You’re Invited to King Day Celebration at Davidson College

Davidson College invites the public to celebrate Martin Luther King Day 2010 by attending a number of educational, musical and inspirational events at the college on Monday, January 17, and Tuesday, January 18.

Monday’s events include a 9:30 a.m. “Walk for Change,” activities for youngsters, a free word poetry presentation, seminars on racial relations and matters of justice, and an evening gospel concert.

Just one event will be held on Tuesday. Poet and social activist Nikki Giovanni will speak at 11 a.m. in Duke Family Performance Hall.

There is no admission charge to attend any of the events. For more information, call 704-894-2225. The complete schedule is below.

Monday January 17, 2011

Dr. Martin Luther King Jr. Walk for Change
9:30 a.m. beginning in Richardson Stadium
Sponsored by the Alpha Phi Alpha Fraternity Inc., Kappa Alpha Psi Fraternity Inc., and Alpha Kappa Alpha Sorority Inc.
The walk will proceed about 1.5 miles around campus, and conclude on the front steps of Chambers Building with the reading of Dr. Martin Luther King’s famous “I Have a Dream” speech.

King Day for Kids
9:30 a.m to 11:30 a.m.
Alvarez College Union
C. Shaw Smith 900 Room
King Day for Kids focuses childen on literacy, social justice, and community involvement. Youth (kindergarten through 5th grades) will take part in a “read –in,” storytelling, and bookmaking. At the end of the session, children will receive literacy-based goody bags. Please RSVP by calling 704-894-2872.

“Poetic Reflections of Social Justice”
11:30 a.m. to 12:45 p.m.
Alvarez College Union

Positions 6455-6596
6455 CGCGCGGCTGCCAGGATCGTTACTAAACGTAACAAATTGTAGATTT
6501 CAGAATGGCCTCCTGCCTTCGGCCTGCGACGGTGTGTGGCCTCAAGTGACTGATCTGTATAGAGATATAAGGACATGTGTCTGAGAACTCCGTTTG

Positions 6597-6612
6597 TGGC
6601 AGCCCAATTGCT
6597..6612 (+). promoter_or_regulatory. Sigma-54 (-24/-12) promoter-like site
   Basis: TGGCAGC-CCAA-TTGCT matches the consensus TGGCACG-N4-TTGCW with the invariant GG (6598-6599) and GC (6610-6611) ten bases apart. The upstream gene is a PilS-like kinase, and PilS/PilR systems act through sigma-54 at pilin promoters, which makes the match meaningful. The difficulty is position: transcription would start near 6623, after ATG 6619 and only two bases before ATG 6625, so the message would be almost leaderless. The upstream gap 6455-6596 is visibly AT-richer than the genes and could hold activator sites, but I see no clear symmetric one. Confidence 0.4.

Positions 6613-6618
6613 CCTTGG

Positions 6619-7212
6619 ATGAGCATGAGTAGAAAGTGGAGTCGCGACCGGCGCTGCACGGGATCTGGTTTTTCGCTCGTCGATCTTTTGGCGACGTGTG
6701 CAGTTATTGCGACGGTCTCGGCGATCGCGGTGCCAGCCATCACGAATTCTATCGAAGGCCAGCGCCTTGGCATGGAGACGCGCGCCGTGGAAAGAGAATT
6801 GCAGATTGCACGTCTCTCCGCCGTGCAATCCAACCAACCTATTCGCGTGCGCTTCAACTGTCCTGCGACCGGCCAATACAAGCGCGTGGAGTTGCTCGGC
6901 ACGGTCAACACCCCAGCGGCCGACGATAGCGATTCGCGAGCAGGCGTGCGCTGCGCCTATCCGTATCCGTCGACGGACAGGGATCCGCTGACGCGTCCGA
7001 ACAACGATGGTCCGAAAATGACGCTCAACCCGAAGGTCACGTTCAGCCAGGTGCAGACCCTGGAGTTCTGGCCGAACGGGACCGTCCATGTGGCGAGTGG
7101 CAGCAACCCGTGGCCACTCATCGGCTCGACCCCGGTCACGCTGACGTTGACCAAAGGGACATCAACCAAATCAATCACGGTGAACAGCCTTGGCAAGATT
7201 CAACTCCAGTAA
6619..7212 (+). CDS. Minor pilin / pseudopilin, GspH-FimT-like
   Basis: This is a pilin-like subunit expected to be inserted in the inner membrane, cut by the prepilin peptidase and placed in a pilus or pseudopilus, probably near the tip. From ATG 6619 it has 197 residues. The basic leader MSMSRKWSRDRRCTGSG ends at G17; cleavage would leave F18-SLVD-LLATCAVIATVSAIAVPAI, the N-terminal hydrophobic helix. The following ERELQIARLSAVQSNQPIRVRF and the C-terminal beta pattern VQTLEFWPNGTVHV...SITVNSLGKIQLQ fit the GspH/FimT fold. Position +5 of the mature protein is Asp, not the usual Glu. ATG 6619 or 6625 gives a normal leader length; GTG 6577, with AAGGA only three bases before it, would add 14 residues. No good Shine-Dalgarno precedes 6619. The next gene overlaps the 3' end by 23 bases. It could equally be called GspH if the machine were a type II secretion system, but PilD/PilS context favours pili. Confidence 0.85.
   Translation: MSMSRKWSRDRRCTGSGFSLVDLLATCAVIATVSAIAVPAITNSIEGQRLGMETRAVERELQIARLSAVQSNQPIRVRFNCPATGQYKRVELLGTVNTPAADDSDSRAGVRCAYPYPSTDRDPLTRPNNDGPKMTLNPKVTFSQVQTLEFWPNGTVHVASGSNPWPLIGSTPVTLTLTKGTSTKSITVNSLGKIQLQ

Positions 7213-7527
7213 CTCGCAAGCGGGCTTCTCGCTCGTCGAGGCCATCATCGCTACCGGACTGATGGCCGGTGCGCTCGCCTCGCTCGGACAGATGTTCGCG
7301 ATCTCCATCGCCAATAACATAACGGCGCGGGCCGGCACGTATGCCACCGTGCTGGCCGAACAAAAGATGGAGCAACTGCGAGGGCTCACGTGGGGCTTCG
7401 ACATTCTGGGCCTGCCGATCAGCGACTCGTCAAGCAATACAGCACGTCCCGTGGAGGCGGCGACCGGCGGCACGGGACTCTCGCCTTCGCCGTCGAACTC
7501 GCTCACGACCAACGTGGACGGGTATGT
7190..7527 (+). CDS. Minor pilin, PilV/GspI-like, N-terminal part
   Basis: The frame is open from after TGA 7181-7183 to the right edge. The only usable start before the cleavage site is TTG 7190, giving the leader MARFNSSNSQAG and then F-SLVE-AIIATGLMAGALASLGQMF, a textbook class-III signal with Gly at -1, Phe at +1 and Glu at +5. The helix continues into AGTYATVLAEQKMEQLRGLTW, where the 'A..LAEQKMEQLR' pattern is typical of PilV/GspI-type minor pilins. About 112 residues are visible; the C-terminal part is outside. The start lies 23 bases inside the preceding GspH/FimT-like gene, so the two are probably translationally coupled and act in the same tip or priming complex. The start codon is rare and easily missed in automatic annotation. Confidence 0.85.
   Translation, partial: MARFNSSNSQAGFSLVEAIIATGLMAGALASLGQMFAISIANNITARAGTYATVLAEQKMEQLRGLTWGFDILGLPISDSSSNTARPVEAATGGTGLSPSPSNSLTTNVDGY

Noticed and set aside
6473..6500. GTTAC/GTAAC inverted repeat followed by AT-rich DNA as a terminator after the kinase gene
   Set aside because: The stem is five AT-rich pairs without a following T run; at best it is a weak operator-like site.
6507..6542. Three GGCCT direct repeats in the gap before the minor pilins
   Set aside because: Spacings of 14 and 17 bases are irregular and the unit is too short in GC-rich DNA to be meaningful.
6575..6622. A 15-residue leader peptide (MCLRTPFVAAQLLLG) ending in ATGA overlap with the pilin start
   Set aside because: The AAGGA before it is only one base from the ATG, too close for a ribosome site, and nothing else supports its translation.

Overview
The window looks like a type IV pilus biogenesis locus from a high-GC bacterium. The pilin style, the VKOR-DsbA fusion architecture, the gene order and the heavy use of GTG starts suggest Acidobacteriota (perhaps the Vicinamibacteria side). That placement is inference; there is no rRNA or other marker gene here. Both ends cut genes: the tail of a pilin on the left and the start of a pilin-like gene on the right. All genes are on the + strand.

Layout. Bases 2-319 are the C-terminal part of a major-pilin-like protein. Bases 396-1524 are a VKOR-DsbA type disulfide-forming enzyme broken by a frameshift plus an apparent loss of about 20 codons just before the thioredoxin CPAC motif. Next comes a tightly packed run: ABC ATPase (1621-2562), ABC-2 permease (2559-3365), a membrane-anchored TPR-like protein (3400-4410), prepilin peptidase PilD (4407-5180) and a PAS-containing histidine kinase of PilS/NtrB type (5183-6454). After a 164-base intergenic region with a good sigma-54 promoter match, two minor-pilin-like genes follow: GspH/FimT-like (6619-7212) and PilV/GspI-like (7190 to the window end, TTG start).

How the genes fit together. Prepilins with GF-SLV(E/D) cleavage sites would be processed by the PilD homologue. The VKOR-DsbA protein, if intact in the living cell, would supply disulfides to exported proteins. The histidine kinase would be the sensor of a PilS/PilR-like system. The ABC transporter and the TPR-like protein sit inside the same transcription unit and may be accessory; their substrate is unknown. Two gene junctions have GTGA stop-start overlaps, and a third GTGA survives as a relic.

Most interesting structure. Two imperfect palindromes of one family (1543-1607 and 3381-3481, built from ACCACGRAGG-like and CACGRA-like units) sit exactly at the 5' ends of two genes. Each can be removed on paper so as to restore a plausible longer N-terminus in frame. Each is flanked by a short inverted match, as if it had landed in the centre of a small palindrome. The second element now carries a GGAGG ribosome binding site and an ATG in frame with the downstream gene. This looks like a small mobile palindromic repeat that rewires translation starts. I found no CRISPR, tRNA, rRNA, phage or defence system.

C. Shaw Smith 900 Room
Davidson student members of the Free Word Spoken Word Club will bring to life the historic voices of social justice through poetic expression.

MLK Seminar Series

1:30 p.m. to 2:45 p.m.

Women of Color and Visions for a Just Future
Alvarez College Union Room 302

Presenter: LaKisha Michelle Simmons, Mellon Postdoctoral Fellow, Dept. of History
In 1970, Toni Cade Bambara published the anthology The Black Woman, one of the foundational texts of the black feminist movement. Bambara collected essays, poems and stories by Alice Walker, Nikki Giovanni, Audre Lorde, singer Abbey Lincoln and Chinese American activist Grace Lee Boggs. This session will look back at The Black Woman to consider what that text can teach us about envisioning a racially just future.

The King Legacy and Responses to Environmental (In)Justice
Alvarez College Union Room 313
Presenters: Matt Samson, Visiting Asst. Professor of Anthropology and Annie Ingram, Thomson Prof, of Environmental Studies and Professor of English
The presenters will examine Dr. King’s language on social justice and community and its relationship to environmental and sustainability movements today. Participants will be invited to consider how the social ethic underlying the Civil Rights movement is alive and well in the contemporary efforts to foster environmental justice, particularly in the post-Katrina world in which we live.

Film: “Citizen King the Documentary”
C. Shaw Smith 900 Room